3D-printing may have just had its proper “wow” moment on the first day of TED2015 in Vancouver, Canada.
Watch this and try not to think of the moment T-1000 stepped out of liquid metal in Terminator 2:
The extraordinary process was demonstrated by Carbon3D, which says it has found a way to harness light and oxygen to print a range of 3D shapes from shoes to medical devices.
And yes, they admit they were inspired by the T-1000.
While the video above was sped up seven times, Carbon3D showed its machine on stage producing a plastic ball from a pool of resin in 10 minutes.
“It would traditionally take up to 10 hours to print this,” Carbon3D chief executive Prof Joseph DeSimone told the audience, adding that traditional 3D printing was actually “2D printing over and over”.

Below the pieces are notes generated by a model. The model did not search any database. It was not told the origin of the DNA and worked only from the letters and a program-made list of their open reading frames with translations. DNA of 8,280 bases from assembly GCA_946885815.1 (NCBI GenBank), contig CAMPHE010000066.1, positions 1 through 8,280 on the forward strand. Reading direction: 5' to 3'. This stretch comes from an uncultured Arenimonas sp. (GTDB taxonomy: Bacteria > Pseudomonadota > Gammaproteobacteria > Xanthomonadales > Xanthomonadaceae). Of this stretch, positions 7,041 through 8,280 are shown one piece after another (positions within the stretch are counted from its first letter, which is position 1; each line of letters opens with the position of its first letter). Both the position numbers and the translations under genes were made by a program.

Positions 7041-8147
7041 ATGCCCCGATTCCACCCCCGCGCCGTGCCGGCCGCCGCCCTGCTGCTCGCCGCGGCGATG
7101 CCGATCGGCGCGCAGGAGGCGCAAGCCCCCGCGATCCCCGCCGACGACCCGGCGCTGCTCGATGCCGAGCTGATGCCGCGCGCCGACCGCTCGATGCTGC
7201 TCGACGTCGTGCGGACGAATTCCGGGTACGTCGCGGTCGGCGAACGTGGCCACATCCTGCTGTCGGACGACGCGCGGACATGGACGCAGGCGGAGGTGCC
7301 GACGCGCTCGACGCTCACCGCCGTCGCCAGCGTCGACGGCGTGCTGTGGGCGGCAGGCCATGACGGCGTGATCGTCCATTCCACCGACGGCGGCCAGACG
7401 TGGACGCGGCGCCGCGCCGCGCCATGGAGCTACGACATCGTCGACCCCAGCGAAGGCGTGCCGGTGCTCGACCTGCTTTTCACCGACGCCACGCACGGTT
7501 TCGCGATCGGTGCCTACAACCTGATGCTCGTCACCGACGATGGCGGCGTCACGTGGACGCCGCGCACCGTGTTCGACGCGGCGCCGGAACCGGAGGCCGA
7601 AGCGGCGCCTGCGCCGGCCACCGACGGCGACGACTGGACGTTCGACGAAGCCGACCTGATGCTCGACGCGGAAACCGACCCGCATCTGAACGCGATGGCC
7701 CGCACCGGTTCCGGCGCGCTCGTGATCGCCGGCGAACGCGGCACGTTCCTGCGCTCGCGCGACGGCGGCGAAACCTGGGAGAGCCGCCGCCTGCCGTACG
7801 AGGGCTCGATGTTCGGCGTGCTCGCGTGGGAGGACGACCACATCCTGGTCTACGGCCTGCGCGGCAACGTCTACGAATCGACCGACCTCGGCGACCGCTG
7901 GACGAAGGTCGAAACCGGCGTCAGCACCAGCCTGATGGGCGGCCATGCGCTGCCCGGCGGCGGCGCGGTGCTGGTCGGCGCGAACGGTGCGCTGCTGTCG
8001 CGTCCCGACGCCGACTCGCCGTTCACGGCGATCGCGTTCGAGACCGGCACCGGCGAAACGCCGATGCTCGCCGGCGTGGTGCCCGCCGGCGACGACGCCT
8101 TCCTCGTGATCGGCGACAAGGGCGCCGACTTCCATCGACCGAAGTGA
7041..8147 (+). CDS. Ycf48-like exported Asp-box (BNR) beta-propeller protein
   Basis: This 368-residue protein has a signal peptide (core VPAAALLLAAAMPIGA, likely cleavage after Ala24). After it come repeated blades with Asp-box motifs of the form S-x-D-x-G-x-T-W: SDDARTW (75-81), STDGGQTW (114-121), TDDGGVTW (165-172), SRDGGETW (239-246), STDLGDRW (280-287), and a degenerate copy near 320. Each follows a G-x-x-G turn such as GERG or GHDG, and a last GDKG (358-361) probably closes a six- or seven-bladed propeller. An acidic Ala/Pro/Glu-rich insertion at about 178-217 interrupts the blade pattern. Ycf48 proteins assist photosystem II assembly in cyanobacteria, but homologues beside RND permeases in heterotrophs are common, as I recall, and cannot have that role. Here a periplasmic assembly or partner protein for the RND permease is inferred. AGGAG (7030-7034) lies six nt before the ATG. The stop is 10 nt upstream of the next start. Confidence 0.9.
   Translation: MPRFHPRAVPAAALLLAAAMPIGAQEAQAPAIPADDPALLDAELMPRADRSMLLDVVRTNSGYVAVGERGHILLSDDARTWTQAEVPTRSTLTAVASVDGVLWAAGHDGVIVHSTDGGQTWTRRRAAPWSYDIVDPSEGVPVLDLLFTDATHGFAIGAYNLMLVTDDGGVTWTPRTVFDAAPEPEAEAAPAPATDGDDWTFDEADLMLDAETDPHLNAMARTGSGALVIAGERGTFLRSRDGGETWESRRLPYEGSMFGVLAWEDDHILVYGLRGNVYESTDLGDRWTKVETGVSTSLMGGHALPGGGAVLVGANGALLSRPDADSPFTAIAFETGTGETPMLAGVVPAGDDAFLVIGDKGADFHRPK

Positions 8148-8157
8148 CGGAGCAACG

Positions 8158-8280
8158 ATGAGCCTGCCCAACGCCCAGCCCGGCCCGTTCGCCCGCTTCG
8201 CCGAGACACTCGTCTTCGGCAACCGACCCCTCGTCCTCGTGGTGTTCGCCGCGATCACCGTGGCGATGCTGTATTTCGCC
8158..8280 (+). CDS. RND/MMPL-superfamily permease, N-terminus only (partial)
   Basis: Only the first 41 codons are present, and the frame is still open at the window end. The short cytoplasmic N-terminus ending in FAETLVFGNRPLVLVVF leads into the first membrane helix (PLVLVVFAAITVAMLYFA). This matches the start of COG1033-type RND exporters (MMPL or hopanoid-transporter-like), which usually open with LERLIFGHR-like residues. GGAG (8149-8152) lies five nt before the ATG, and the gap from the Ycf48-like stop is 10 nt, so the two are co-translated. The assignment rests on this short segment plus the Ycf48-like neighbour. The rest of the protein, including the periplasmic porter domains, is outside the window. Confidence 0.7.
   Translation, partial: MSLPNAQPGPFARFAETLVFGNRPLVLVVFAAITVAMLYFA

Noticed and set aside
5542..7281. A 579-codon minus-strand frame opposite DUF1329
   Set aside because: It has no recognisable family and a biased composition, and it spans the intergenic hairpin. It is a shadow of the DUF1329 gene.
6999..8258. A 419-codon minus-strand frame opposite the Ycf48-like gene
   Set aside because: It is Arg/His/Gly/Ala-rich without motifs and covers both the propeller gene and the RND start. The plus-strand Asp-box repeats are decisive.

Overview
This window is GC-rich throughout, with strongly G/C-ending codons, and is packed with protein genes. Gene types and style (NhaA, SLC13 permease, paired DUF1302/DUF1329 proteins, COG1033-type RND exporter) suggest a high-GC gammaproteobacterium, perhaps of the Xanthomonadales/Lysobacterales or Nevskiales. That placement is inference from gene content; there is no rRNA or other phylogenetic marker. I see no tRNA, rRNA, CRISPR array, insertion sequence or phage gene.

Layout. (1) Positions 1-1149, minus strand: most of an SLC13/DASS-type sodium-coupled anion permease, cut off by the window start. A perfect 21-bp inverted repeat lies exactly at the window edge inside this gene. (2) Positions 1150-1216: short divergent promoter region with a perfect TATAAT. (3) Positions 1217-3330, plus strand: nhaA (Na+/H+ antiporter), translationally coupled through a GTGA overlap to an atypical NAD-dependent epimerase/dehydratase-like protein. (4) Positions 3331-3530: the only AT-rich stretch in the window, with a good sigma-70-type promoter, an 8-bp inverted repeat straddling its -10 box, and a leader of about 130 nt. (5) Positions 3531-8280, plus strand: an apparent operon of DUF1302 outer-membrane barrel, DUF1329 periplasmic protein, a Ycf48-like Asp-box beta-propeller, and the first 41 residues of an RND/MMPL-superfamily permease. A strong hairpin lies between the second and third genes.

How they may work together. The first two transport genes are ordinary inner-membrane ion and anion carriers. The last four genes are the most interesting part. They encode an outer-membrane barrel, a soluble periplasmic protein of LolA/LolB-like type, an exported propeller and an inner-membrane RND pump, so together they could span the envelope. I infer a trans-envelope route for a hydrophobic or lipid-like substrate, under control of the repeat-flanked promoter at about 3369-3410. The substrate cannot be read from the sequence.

The light hardens the resin, he said, and oxygen counteracts the hardening. Control the levels of both and you can create intricate shapes.
DeSimone told the BBC the printer can conceivably print teeth “while the patient sits in the dentist’s chair”.
Carbon3D plans to have its printer on the market “within a year”.